Compressor stations rule lessens countys authority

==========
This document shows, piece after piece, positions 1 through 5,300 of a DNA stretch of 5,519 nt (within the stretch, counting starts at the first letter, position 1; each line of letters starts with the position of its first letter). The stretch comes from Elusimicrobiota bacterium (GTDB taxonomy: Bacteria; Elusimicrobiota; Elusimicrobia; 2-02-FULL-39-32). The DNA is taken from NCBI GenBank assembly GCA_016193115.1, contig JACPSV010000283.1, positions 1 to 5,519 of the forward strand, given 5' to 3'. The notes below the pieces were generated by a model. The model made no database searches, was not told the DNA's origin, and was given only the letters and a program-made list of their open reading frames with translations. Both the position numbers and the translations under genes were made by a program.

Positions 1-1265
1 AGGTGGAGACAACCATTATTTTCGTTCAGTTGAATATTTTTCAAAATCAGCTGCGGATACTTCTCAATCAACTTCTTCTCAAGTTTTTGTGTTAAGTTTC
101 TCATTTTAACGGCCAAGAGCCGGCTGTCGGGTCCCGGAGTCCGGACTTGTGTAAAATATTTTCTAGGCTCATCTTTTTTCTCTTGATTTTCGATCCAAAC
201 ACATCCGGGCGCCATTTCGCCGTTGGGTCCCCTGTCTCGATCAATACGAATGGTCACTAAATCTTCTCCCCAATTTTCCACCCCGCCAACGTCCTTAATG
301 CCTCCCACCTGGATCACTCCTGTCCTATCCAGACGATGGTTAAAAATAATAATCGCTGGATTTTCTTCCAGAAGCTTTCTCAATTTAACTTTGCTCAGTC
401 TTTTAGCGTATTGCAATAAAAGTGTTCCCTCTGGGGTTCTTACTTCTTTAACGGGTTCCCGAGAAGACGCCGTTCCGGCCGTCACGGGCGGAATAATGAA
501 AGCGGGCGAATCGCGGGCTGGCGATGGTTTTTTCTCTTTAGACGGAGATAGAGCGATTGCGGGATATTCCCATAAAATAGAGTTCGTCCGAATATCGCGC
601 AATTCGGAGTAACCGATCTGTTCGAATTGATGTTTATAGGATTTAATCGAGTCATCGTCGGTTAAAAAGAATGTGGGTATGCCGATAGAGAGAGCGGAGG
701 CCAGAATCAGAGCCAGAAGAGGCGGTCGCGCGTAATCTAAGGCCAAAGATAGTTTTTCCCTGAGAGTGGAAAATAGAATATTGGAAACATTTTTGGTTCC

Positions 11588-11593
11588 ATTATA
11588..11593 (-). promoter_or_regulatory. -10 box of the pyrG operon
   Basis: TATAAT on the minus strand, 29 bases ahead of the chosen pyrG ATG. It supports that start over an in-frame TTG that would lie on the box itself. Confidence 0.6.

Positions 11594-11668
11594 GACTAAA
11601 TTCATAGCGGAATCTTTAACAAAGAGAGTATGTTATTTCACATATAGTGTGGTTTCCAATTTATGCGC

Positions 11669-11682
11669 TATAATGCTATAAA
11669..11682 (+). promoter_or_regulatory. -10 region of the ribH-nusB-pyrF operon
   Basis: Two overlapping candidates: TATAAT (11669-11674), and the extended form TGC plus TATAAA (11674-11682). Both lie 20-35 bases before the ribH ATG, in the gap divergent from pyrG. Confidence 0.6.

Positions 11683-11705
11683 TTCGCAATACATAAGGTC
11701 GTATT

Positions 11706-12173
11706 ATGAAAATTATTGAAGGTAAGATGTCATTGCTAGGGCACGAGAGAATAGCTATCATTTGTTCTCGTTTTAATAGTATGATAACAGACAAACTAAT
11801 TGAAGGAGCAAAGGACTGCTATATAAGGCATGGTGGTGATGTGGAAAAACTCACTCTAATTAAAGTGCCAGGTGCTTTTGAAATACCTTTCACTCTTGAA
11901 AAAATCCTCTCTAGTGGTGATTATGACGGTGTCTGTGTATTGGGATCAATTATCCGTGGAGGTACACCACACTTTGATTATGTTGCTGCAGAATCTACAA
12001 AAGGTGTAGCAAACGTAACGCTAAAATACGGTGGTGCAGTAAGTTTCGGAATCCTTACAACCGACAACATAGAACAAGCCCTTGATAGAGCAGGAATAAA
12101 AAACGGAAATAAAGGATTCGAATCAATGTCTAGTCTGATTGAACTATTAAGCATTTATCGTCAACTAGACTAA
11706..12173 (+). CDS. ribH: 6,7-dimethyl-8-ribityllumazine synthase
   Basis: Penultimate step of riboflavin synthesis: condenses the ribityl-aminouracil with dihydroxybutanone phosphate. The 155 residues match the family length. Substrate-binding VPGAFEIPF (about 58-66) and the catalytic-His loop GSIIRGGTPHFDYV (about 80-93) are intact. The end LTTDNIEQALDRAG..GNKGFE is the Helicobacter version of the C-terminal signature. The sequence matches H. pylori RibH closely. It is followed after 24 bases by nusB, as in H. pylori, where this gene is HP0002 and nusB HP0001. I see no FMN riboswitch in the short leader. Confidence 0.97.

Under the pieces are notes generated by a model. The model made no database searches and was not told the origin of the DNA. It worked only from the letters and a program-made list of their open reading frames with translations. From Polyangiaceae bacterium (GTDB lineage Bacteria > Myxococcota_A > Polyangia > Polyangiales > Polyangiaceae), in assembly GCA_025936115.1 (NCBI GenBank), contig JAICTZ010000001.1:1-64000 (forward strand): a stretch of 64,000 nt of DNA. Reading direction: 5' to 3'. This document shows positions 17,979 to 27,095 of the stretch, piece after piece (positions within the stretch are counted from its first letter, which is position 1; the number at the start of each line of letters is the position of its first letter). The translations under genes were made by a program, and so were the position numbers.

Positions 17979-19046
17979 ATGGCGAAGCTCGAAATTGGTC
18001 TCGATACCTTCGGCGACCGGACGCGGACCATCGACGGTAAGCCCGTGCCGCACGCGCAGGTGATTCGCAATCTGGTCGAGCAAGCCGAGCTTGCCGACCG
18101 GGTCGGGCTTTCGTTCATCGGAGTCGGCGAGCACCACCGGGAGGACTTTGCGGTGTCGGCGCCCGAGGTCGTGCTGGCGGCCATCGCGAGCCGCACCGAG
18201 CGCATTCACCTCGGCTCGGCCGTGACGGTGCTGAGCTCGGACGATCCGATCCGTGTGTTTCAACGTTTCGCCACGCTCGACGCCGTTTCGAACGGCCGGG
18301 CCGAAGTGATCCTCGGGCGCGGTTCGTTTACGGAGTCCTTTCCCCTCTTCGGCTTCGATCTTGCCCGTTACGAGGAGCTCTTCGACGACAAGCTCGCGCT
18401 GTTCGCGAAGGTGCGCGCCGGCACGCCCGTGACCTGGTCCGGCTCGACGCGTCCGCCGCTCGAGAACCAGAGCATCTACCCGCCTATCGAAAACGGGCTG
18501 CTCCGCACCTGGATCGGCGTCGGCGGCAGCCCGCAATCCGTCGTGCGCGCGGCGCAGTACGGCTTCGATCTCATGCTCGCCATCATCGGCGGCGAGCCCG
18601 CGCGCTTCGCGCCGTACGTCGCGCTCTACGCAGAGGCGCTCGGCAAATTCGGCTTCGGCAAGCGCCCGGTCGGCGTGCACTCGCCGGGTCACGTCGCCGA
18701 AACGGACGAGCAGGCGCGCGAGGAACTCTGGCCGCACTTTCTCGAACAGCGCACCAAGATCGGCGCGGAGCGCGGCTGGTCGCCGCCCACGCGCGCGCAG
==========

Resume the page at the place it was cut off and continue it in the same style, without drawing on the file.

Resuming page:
The Garfield County board of commissioners heard an appeal for a special-use permit for a compressor station up County Road 215 on Tuesday – even if they didn’t need to.The reason: Compressor stations are covered under pipeline regulations adopted last month that don’t require all stations to be reviewed. Whether a special use permit is required is now determined by the diameter and length of pipe that connect to the station. If a station doesn’t have at least 2 miles of 12-inch pipe or over 5 miles of any width of pipe, it doesn’t require a special use permit.The new regulation, by nature, surrenders the county’s authority because some compressor stations don’t have enough pipe, or pipe that is big enough. Commissioner Trési Houpt thinks the regulation should be changed.”To have compressor stations included in this regulation completely takes away our authority,” Houpt said. While that is true, the commissioners differed on whether the pipeline regulation should be changed and a separate set of compressor station regulations developed.”This (the CR 215 station) is a prime example why I believe we need to separate compressor station (regulations) from pipelines,” Houpt said. To do that, however, would undermine two years of work that went into developing the pipeline regulation, commissioners John Martin and Larry McCown said. “I think we need to put (the new regulation) into play before we change it,” Martin said.For now, the regulation stands as is. If the BOCC finds it needs more authority over compressor stations in the future, the pipeline regulations should be amended, not rewritten, McCown said after the meeting. He said he is confident compressor stations not requiring a special-use permit will “be an exception more than a rule.” In Tuesday’s case, EnCana Oil & Gas applied under old regulations requiring a special-use permit for the station.
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